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Change Is the Way of the World

Re-examining business assumptions is critical to long-term success.

Assumptions are the things in life that we accept as true or as certain to happen, without proof. They allow us to expect certain outcomes and aid us in making decisions. Some last a lifetime, such as moral values, while others may only last for a generation or until the next scientific breakthrough. Therefore, for a company to stay relevant and fully realize its potential, business leaders must regularly challenge their thinking and develop new avenues of thought.

In business, we tend to make assumptions about our market and our industry. We tend to get comfortable, assuming that what worked in the past will still work now. If we don’t keep our eyes and minds open, however, we can be blindsided by disruptions in the market that can be detrimental. That’s exactly what happened to Eastman Kodak when the digital photography industry exploded.

Wave crashing on a beach

Turning adversity into an opportunity.

Kodak was sure their digital photography patents would protect them from the rise in the usage of cell phone cameras. They assumed that the limited capabilities of camera phones wouldn’t disrupt their business. They couldn’t have been more wrong. The 90% drop in the photographic film market that followed due to the disruption brought on by digital photographic technology completely devastated Kodak. In contrast, Fujifilm challenged the assumption that film photography would never go away. They also challenged the assumption that they had to be in the film and camera industry exclusively. They expanded their thinking to realize the assets they held could be used in alternative ways, and found that their technology in film could also be applied to another membrane – human skin. Consequently, Fujifilm set about launching an anti-wrinkle skincare brand called Astalift, which is now a market leader in many regions. By entertaining different notions about reality, Fujifilm turned adversity into an opportunity and recreated its own reality.

Staying in the loop is critical.

Something similar is happening in the label printing industry today. Digital print technologies, especially UV inkjet, are changing the way converters process orders; from enabling variable printing and short runs, to expanding color options to improving image quality. While analog printing is far from obsolete, it seems that digital is gaining on it at a resounding pace, with digital presses outselling conventional equipment since 2014, according to LPC, Inc. This means that staying in the loop on these technologies, even if you’re not ready to buy, is critical. After all, let’s not forget that label printing has reinvented itself multiple times over the years, from exclusively paper labels printed via sheet-fed offset or letterpress, to roll-label letter-press and flexo with the onset of linered pressure-sensitive paper products, to thermal direct and thermal transfer on film for more demanding applications. The innovation continues, which means we must stay abreast of the latest information and keep questioning our assumptions about the industry to confirm what’s still true and what may not be.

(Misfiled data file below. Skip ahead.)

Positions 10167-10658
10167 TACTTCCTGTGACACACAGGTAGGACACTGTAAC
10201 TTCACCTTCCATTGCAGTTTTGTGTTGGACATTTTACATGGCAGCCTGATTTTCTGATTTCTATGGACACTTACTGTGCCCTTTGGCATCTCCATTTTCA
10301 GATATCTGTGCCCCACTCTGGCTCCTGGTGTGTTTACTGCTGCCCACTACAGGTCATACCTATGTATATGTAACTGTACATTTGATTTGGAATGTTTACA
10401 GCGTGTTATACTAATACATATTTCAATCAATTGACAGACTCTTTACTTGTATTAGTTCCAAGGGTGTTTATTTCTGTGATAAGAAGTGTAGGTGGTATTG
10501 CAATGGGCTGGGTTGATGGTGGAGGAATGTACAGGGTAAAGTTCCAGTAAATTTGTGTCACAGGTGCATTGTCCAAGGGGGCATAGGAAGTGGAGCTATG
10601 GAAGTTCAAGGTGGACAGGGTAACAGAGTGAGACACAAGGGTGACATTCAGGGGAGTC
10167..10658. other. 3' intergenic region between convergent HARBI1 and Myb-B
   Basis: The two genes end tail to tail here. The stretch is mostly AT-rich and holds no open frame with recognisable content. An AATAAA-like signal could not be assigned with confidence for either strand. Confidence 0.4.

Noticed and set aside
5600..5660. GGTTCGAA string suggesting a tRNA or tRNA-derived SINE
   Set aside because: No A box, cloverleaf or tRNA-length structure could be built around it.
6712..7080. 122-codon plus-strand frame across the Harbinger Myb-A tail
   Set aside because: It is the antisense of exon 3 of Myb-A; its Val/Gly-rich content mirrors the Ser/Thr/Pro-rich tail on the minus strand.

Putting assumptions to the test.

It’s important to remember that disruptions can take many forms. Changes in technology is a biggie, of course; however, changes in the way customers interact with us (mobile), evolving customer demographics (younger work force), and new government or industry-specific regulations (UDI and GHS), can all put our assumptions to the test. As such, it’s important to try to view these things outside the realm of long-held assumptions. After all, who would have thought thirty years ago that we’d have an internet, much less surf it on wireless phones?!

Change can be positive.

While change can cause a fair amount of angst, it can be a positive if you view it as an opportunity. Managing it simply requires keeping our eyes open for new trends and our minds open to new ways of thinking and doing things. We must educate ourselves on the latest innovations, and plan for the developments that we think will have a significant impact. Finally, whether the transformation is technological, environmental, regulatory or interpersonal, we must adapt. We must test what we think to be true, and adapt to what we find the new truth to be.

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